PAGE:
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The Origin of Calle Larios

300 metres of luxury in the heart of Málaga

This street starts at Plaza de la Constitución and continues to the Marqués de Larios roundabout. The street is 300 metres long and 16 metres wide. It is named after the Marqués de Larios in honour of Manuel Domingo Larios, the second Marqués de Larios. The first project for the opening of Calle Larios was undertaken by the engineer José María Sancha, although it was later modified to have its current layout. That initial project plotted the street, starting from the Plaza de la Constitución as it does now, but ran through Toril, Salinas, Desengaño (now Strachan), Plaza del Obispo, Sancha de Lara and San Juan de Dios.

On May 1, 1880, with Alarcón Lujan, the mayor of Málaga at the time, the City Council made public the guidelines for a joint-stock company to promote the construction of the street. The company's capital was set at one million pesetas, which were distributed in forty shares of 25,000 pesetas each. The first shares were sold to the companies Hijos de Manuel Heredia, Hijos de Manuel Larios, Antonio Campos Garín, Jorge Loring, and Simón Castell. By agreement on May 11, 1887 with the City Council and Liborio García as mayor, the Larios House took responsibility for the works.

The buildings could not be more than 20 metres high, the works had to be completed within four years, and the land that was to be occupied by the street (4,800 square metres) would be ceded to the city. To carry out the project, houses in the streets of Siete Revueltas, San Juan de los Reyes, Callejón de Gato, Almacenes, Callejón del Fraile, Callejón del Perro, San Bernardo el Viejo, Salinas, Postas, Espartería and Don Juan Díaz were expropriated.

Work began on May 15, 1887, with the architect Eduardo Strachan Viana-Cárdenas overseeing the day-to-day construction, personally managing the 1200 construction workers, masons, plumbers, carpenters, ironworkers, and other trades involved, who were hired by José Hidalgo Espildora. Over the years, Espildora would become the owner of the Fabril Malagueña and president of the Official Chamber of Commerce, Industry and Navigation.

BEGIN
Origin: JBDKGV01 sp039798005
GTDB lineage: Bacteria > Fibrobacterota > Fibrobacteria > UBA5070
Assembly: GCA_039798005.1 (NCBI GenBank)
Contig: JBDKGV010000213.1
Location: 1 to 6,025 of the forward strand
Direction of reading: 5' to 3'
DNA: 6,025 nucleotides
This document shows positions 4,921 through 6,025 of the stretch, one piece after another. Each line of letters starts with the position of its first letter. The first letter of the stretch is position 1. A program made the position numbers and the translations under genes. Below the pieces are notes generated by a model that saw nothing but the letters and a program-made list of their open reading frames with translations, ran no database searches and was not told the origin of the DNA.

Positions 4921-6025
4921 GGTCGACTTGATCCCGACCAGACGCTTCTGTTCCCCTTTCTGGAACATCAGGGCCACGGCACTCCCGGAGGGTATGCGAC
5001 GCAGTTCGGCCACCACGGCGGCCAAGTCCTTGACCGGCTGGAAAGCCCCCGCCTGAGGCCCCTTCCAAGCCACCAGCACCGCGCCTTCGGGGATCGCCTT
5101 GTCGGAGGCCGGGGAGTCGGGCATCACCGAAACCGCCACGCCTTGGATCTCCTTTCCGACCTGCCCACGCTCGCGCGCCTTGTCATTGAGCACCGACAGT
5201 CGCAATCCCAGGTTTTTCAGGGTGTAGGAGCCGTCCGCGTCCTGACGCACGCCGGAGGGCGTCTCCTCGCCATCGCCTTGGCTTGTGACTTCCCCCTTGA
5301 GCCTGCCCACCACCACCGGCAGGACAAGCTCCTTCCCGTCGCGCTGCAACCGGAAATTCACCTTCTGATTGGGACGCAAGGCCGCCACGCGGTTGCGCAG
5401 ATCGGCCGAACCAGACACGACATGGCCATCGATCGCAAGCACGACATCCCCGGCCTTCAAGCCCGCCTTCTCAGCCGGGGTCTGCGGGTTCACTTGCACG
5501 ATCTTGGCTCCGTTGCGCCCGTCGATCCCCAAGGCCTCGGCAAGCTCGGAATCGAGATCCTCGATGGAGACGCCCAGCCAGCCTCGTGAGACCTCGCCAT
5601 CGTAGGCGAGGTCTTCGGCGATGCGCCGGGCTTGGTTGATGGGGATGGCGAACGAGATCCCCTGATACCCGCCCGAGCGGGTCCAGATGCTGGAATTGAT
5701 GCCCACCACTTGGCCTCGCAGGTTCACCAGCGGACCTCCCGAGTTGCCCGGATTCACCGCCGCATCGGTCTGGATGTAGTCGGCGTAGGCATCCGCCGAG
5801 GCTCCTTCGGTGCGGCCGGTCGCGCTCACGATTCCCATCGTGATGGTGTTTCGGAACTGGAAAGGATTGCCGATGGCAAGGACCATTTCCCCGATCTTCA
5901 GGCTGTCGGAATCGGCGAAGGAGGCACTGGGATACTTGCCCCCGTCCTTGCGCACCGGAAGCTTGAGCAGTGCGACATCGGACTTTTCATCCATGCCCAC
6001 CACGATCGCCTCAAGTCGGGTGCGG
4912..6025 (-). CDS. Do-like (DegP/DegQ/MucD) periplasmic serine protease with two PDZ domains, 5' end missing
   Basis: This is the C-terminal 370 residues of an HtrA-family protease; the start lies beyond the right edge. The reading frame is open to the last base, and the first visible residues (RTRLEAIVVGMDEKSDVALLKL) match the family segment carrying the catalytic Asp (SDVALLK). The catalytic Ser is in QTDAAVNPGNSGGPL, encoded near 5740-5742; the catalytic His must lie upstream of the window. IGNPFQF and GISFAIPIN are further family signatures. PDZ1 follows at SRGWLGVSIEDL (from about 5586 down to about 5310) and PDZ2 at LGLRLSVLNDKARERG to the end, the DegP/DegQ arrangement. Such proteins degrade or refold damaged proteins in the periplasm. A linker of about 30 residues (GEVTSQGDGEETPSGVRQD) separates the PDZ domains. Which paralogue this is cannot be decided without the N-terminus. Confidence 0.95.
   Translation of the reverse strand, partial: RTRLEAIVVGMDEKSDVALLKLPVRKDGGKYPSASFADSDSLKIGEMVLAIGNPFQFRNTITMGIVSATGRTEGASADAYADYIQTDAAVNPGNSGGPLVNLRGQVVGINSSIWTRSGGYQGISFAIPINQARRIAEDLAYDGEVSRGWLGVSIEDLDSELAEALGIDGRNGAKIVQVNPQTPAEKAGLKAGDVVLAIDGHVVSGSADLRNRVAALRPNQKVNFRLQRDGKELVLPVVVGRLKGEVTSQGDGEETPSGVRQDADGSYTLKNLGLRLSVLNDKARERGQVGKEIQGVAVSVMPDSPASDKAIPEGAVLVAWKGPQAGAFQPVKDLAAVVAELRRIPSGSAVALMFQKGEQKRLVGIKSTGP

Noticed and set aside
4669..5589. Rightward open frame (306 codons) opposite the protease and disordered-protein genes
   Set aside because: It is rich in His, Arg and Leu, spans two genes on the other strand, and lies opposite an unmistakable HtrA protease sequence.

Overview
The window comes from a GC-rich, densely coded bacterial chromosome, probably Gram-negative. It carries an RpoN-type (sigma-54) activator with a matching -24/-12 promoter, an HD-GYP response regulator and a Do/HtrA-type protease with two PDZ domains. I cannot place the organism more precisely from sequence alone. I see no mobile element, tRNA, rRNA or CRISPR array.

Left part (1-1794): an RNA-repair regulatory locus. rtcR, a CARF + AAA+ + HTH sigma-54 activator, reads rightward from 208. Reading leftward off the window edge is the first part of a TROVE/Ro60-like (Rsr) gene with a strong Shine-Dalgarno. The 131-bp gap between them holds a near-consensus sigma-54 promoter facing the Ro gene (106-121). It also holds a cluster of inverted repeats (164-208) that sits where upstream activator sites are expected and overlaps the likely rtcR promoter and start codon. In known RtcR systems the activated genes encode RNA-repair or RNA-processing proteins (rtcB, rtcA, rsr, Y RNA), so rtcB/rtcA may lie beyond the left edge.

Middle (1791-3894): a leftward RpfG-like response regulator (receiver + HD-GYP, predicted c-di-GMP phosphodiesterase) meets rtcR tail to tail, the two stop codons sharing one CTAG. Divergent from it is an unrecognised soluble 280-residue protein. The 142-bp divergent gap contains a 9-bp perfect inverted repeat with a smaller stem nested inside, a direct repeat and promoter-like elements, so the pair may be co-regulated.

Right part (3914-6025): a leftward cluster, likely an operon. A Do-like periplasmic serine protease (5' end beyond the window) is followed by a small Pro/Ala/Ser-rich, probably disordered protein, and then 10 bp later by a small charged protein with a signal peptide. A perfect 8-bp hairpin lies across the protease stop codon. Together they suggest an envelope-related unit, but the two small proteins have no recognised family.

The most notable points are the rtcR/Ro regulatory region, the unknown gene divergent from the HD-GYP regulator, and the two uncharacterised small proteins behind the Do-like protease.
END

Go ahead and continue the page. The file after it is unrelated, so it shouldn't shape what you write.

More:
Antonio Baena Gómez, who would later become an independent builder and the first president of the Brotherhood of Cofradías, worked on the construction of Calle Larios. The new street was handed over to the City Council, by then presided over by Mayor Sebastián Souvirón Torres, on August 27, 1891. The blessing was given by the bishop of the diocese Marcelo Spínola y Maestre, who was later appointed Archbishop of Seville. On behalf of the Larios House, in the absence of the Marquis, the general attorney Antonio Jiménez Astorga expressed his gratitude.

The first paving was done with square wooden pegs, which gave the street floor an elegant parquet look. Sixteen years later, in September 1907, the historic "flood" caused by the overflow of the Guadalmedina River lifted the wooden pegs, which had to be replaced with granite ones. In 2002, with Francisco de la Torre Prados as mayor, after a deep renovation, the new pedestrian street and Plaza de la Constitución were reopened.

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